Psychological research into memory and eye-witness testimony

'It is clear from psychological research into memory and eye-witness testimony that accounts of eye-witnesses are entirely unreliable.' Critically consider some relevant psychological research (studies and/or research) and the extent to which such research supports the view in the quotation. Eyewitness testimony (EWT) refers to the descriptions given in a criminal trial by individuals who were present at the scene of a crime. This includes identification of perpetrators, important details and peripheral details There have been many studies done by different psychologists into memory and forms of forgetting; some of these can be used in the argument for whether or not eyewitness testimony is reliable.

The reconstructive nature of memory is related to the schema theory. A schema is a package of memory that is organized and developed throughout our lives. Schemas are stored in long term memory. Most people have similar schemas and this was recognized by Bower, Black and Turner (1979) when they asked several people to recall the schema for the most important things they do when they go out to a restaurant for a meal. They found out that most people put the same main aspects in their schemas.

As early as 1895 J.M Cattel reported a study indicating poor recall for frequently observed events. In one study Cattel asked his students about the previous weeks weather. It had snowed, however only 7 out of 56 mentioned this. One study done by Bartlett (1932) on reconstructive memory backs up the view that eye witness testimony is unreliable. Bartlett's aim was to see how peoples schema's (mental files) effect the way they recall stories and events, by maybe adding peoples own interpretations to them or by filling in gaps.

Bartlett's theory of Reconstructive Memory is crucial to an understanding of the reliability of eye witness testimony (EWT) as he suggested that recall is subject to personal interpretation dependent on our learnt or cultural norms and values- the way we make sense of our world.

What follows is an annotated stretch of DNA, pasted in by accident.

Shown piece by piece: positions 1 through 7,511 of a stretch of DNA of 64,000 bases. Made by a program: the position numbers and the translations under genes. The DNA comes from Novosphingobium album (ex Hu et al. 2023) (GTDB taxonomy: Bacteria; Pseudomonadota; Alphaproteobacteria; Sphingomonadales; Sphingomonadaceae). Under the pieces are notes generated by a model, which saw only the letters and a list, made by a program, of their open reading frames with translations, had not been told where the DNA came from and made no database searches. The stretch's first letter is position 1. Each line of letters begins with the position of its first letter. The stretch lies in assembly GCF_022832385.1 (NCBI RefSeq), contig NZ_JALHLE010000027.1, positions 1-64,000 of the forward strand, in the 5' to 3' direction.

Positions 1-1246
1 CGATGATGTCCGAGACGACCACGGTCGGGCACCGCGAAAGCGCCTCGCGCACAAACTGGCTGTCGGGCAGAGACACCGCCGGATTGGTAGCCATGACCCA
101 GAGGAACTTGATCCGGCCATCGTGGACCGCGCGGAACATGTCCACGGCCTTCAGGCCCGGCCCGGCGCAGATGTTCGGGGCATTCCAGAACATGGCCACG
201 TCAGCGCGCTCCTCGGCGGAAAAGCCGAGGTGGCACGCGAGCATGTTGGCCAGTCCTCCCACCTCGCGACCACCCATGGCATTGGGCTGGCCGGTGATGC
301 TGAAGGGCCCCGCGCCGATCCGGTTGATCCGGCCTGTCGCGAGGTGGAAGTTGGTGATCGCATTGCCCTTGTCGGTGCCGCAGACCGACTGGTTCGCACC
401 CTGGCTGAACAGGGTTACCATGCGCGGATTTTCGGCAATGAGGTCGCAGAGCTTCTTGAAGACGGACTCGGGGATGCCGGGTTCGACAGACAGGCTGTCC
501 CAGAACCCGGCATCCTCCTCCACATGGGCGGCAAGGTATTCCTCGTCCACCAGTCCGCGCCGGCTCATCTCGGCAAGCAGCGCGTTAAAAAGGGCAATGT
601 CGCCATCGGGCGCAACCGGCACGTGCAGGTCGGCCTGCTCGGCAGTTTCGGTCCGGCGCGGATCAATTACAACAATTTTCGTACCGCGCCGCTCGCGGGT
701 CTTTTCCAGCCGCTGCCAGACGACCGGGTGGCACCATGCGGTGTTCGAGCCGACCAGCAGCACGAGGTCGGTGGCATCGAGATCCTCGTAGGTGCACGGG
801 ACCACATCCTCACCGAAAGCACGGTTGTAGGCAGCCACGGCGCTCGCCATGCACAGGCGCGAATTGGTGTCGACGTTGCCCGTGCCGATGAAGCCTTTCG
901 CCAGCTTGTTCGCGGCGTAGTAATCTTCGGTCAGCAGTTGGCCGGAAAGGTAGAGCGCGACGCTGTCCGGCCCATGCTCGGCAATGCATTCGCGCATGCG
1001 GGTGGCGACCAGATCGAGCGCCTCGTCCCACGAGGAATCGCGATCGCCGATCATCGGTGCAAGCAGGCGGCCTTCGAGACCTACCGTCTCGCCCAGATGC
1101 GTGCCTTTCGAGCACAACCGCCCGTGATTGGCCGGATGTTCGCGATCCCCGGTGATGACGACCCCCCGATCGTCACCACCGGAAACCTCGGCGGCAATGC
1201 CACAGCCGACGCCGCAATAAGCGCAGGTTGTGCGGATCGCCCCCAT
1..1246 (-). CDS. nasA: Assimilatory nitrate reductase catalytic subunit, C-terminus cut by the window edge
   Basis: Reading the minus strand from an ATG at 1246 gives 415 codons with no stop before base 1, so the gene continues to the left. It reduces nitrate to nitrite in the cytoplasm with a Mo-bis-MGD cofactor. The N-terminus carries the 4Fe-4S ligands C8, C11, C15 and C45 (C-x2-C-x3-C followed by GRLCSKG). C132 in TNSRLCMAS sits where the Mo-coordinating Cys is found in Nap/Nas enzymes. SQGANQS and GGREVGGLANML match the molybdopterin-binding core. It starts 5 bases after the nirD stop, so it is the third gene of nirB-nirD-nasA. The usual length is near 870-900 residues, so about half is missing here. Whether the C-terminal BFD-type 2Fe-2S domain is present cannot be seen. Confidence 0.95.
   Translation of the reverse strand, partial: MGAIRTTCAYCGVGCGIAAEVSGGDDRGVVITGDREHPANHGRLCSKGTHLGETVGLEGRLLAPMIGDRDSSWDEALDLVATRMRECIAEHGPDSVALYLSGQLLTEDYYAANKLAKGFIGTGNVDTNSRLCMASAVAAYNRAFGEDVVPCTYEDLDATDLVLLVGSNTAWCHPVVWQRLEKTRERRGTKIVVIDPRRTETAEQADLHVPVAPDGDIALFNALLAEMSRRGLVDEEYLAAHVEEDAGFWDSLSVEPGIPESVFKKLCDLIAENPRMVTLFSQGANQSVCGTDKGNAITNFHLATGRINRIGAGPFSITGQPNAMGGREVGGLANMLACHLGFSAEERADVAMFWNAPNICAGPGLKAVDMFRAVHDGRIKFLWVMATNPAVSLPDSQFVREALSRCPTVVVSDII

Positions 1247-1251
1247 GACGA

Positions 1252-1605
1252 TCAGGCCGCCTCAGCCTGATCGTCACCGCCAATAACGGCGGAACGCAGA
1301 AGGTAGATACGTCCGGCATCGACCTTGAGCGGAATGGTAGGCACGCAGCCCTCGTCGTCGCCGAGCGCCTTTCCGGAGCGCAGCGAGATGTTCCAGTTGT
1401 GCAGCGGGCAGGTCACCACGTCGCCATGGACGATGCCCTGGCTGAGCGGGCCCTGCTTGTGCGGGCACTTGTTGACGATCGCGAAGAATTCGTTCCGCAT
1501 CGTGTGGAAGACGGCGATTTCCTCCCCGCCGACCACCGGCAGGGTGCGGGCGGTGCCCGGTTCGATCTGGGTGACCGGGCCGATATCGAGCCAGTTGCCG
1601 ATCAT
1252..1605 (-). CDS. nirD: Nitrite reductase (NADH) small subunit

In other words, we tend to see and in particular interpret and recall what we see according to what we expect and assume is 'normal' in a given situation. Bartlett tested this theory using different stories to illustrate that memory is an active process and subject to individual interpretation or construction.

He used a story called 'The war of the ghosts' (North American Indian story) this was told to English participants, it was unusual to them as it was from another culture and so would not fit their schemas. He tested the memory in two ways, by repeated reproduction where the participant was asked to retell the story over and over again. The other way was serial reproduction where one participant would tell it to another and they would tell it t another and so on (like the game Chinese whispers) he then noted down how the story was retold and the differences it had to the original or earlier versions and the number or words recalled.

The participants recall distorted the content and the style of the original story. The story was shortened and the phrases were shortened to become more similar to our own language. Over periods of time up to a year Bartlett asked his participants to keep recalling the story and found that the distortions increased the longer recall went on. Bartlett found that the reproductions of memory just kept on evolving and memory was forever being reconstructed. Some parts of information were forgotten and others were exaggerated.